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The bar for luxury homes in South Florida has never been higher.

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It’s 2023, and the bar for luxury homes in South Florida has never been higher. Buyers who might have been satisfied with a spacious, well-appointed house a decade ago now expect sophisticated finishes
and thoughtful details that transcend coastal contemporary to embody a more worldly aesthetic. And they’re willing to pay up for them—sometimes finalizing the sale before a shovel even goes into the ground.


Leading the pack of developers creating these homes are brothers Gaetano and Ignazio Caltagirone, whose Coral Gables-based Calta Group has been setting the standard for luxury single-family spec
homes since its founding in 2010.

“We pride ourselves on not cutting corners,” says Gaetano Caltagirone, who serves as president while Ignazio is CEO of the vertically integrated business that includes acquisition, development, design and
construction. “We’re always trying to improve the product and get better at what we do.”

They’ve come a long way. The two hail from an influential dynasty of real estate developers in Italy, and before they made their move to Florida, they learned the family business from the inside. Marquee projects such as the Hilton Molino Stucky, now Venice’s largest hotel, as well as the biggest private marina in the Mediterranean, taught them how to meet the lofty standards of Europe’s most elite and exacting clients.

The lessons they learned have proved valuable on this side of the ocean during a period of major growth, a trend the Calta Group has taken full advantage of. When the company began building homes in Coconut Grove, Coral Gables, Pinecrest and South Miami 13 years ago, Caltagirone says, they sold at an average price of $2.5 million. Today, prices range from $5 million to $18 million.


“The markets have changed, and the demographic of the buyer has changed,” he explains. “Now, instead of delivering a family room that is white and has a nice floor, you have to deliver something more, which may be an accent wall, some woodwork, little things that really make a difference.”

That difference can make or break a sale, which is why, in late 2022, the Calta Group partnered with Sensi Casa to create Cento Homes. The joint venture with the Miami-based staging and interior design firm—which boasts Italian roots of its own—aims to differentiate its homes with a mix of old-world craftsmanship and cutting-edge fixtures. Available furnishings make the homes completely turnkey.

“We partnered with Sensi Casa to help us improve the interior product,” he says, “to give a different feel from other homes on the market.”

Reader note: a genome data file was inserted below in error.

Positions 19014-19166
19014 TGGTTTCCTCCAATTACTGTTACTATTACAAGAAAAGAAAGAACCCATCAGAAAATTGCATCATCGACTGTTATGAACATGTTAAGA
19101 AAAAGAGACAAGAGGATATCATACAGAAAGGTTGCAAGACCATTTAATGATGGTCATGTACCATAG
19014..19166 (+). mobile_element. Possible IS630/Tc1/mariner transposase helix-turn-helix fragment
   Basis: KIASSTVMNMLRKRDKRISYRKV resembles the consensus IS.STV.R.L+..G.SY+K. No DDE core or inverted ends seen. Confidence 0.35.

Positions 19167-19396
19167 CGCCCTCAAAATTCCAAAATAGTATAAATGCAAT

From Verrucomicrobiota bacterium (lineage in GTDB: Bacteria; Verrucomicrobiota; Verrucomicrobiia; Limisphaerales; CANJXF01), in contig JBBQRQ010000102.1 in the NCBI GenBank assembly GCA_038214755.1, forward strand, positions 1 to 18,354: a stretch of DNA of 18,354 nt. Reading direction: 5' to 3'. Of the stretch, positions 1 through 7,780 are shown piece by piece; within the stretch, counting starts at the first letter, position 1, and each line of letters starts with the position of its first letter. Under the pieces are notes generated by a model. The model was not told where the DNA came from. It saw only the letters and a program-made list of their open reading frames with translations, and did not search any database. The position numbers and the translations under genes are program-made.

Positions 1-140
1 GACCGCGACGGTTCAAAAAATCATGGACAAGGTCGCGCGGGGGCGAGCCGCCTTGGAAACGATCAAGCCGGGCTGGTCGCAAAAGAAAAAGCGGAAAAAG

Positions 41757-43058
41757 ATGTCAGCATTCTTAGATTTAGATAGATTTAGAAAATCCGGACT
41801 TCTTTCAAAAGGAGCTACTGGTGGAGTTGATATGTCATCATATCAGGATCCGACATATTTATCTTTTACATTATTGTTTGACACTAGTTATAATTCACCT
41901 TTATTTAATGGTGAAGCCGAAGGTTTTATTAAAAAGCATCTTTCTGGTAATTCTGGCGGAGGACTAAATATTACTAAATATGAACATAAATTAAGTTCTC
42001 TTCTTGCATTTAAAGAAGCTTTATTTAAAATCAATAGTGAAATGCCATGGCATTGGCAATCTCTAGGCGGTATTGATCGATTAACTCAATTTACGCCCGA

The relationship began when Sensi Casa founder Chiara Sensi-Contugi purchased a six-bedroom, 7,166-square-foot Calta home in South Miami, then had her firm design the interiors. It sold as the first Cento
Home for $5.2 million. “We saw what they were doing on some of the homes they had bought and sold, and the value they had given to them,” Caltagirone says.

Added value can be found in everything from smart storage ideas to elevated lighting. “They add things we don’t think about, like the master closet being divided a certain way, or the bathrooms being set up
differently than we usually do,” he explains. “They place importance in elements like stonework on the inside of the entrance, lighting where the buyer will put art, a window to accentuate the staircase.”


That differentiation is crucial, he explains, because on the upper end of the market, buyers look beyond price per square foot.

“People buy homes because they fall in love with them, so you have to get them to fall in love with the product you’re showing them,” he says. “Then, if your home is 300 square feet smaller than the home
next door, that’s not going to change anything.”

A recent example of the collaboration is taking shape in a highly desirable location.

“One of the homes we’re currently building with them is a house on Erwin Road in an area called Ponce-Davis, which is where homes sell at the highest price per square foot that is not on the water,”
Caltagirone says. “It’s very close to great schools and one of the greatest public elementary schools in Florida, so just being in that neighborhood has enormous value.”

While Caltagirone believes the partnership will add a premium to the prices of these homes, he sees the greatest benefit in cutting the time they spend waiting for a buyer.

“It gives us an edge on any other house on the market because we will be sold first,” he explains. “Time is money, and it’s about how fast you can sell it and how happy the customer will be because they know
they’re buying something special.”


The Cento Homes joint venture reflects more than $30 million in single-family projects so far, with plans for further expansion over the next two years. As for the other big collaboration, that between brothers
Gaetano and Ignazio Caltagirone, the former, describe the relationship as highly complementary.

“We have a great relationship because he is the construction guy on the site as a day-to-day manager and I’m more of the dealmaker,” Caltagirone says. “I manage investor relationships and relationships with the banks, and I’m the one who goes to look for more properties.”

“We do separate things, so we get along great,” he adds. “We rarely have an argument.”